Lexington. In his class certification motion, plaintiff argues that the primary questions
in this action are whether Lexington's contracts comply with the
CROA and whether the systematic violations of the CROA are
deceptive or unfair under the ICFA. All of the CROA violations
plaintiff alleges in his complaint arise out of plaintiff's
contract with Lexington and the disclosures plaintiff viewed on
Lexington's website. However, the CROA and the ICFA classes as
defined are not limited to individuals who entered into the same
contract as the plaintiff or to individuals who reviewed and
relied on the same web pages as the plaintiff. Instead, the
classes include (with certain time period and location
restrictions) all consumers who paid or were charged a fee by
Lexington for the purpose of challenging inaccurate, misleading
or unverifiable negative items on their credit reports.
Plaintiff contends that each credit repair customer has been
subjected to one or more of the alleged CROA violations. While
allegations in support of a motion for certification generally
are presumed true, the plaintiff may not rest on mere conclusory
allegations, and must make a minimal factual showing that the
conditions for certification exist. Panache Broadcasting v.
Richardson Elecs., 1995 U.S. Dist. LEXIS 14462, *19 (N.D. Ill.,
September 27, 1995). Here, plaintiff has made no factual showing
that the conditions for certification exist. In particular,
plaintiff has failed to establish that any of the proposed class
members entered into contracts that contained the same alleged
CROA disclosure violations, false representations or payment
violations as the plaintiff's contract. It is entirely possible
that members of the proposed class entered into contracts which
did not contain any of the CROA violations alleged in plaintiff's
complaint. As a result, it is impossible to determine whether
plaintiff's claims arise from the same practice or course of
conduct as the class members' claims. Because plaintiff has not demonstrated that his claims arise
from the same practice or course of conduct as the class members'
claims, plaintiff has failed to establish that his claims are
typical of the claims of the class. Plaintiff also failed to
establish the commonality requirement because a plaintiff who
does not meet the typicality requirement does not have a claim
common to the class. Seidat v. Allied Interstate, Inc., 2003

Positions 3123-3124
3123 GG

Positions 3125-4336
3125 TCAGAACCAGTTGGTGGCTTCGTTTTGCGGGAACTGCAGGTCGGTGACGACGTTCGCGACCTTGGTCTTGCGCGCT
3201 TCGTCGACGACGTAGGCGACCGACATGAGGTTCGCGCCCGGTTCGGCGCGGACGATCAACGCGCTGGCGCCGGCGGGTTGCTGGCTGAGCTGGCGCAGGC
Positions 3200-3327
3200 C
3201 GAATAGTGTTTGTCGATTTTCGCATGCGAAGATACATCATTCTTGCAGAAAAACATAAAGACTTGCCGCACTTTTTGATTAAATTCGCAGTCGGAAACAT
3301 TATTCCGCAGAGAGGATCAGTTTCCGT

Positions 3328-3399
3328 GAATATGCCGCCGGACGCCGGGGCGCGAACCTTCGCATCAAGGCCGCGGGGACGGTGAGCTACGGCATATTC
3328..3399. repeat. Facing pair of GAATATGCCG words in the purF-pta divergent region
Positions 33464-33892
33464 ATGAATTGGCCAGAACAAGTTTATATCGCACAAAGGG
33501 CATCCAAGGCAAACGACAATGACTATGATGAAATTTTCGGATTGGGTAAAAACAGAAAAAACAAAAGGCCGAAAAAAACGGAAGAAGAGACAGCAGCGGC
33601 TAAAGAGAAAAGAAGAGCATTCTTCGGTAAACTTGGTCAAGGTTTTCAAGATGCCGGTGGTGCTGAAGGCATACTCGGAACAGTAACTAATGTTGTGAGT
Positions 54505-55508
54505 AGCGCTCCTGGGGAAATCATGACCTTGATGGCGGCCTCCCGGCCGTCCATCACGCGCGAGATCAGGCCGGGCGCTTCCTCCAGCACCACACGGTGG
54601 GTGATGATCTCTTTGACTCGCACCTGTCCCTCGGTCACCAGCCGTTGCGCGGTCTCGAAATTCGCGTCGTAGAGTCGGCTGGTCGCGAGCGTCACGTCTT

U.S. Dist. LEXIS 10413, *9 (N.D. Ill., June 18, 2003)
(recognizing that a plaintiff who does not meet the typicality
requirement does not have a claim common to the class and
consequently, such a plaintiff fails to meet the commonality
Furthermore, plaintiff has not met his burden to establish the
Rule 23(a)(1) numerosity requirement. A plaintiff cannot satisfy
the numerosity requirement without demonstrating that persons
other than himself are similarly situated. Jenkins v. Mercantile
Mortg. Co., 231 F. Supp. 2d 737, 744 (N.D. Ill. 2002). Plaintiff
argues that Lexington had 80,000 clients over the past several
years and therefore, Lexington had more than 40 clients for
credit repair services during the class period. However,
plaintiff made no factual showing that any other Lexington
clients were subjected to the same CROA violations as plaintiff
alleges in his complaint. Therefore, plaintiff has not shown that
persons other than himself are similarly situated. Additionally,
a party seeking class certification cannot rely on speculation as
to the size of the class to satisfy the numerosity requirement.
Id. (recognizing that the mere fact that the defendant had many
other customers did not necessarily mean other class members
Because plaintiff failed to establish the Rule 23(a)
numerosity, commonality and typicality requirements, plaintiff's
motion for class certification must be denied. Plaintiff's
failure to satisfy the Rule 23(a) requirements obviates the need
to discuss whether plaintiff satisfied the requirements of Rule 23(b).
This Court recommends that the District Court deny plaintiff's
motion for class certification because plaintiff failed to
satisfy the requirements of Rule 23(a). Specific written
objections to this report and recommendation may be served and
filed within 10 business days from the date that this order is
served. Fed.R. Civ. P. 72. Failure to file objections with the
District Court within the specified time will result in a waiver
of the right to appeal all findings, factual and legal, made by
this Court in the report and recommendation. Lorentzen v.
Anderson Pest Control, 64 F.3d 327, 330 (7th Cir. 1995).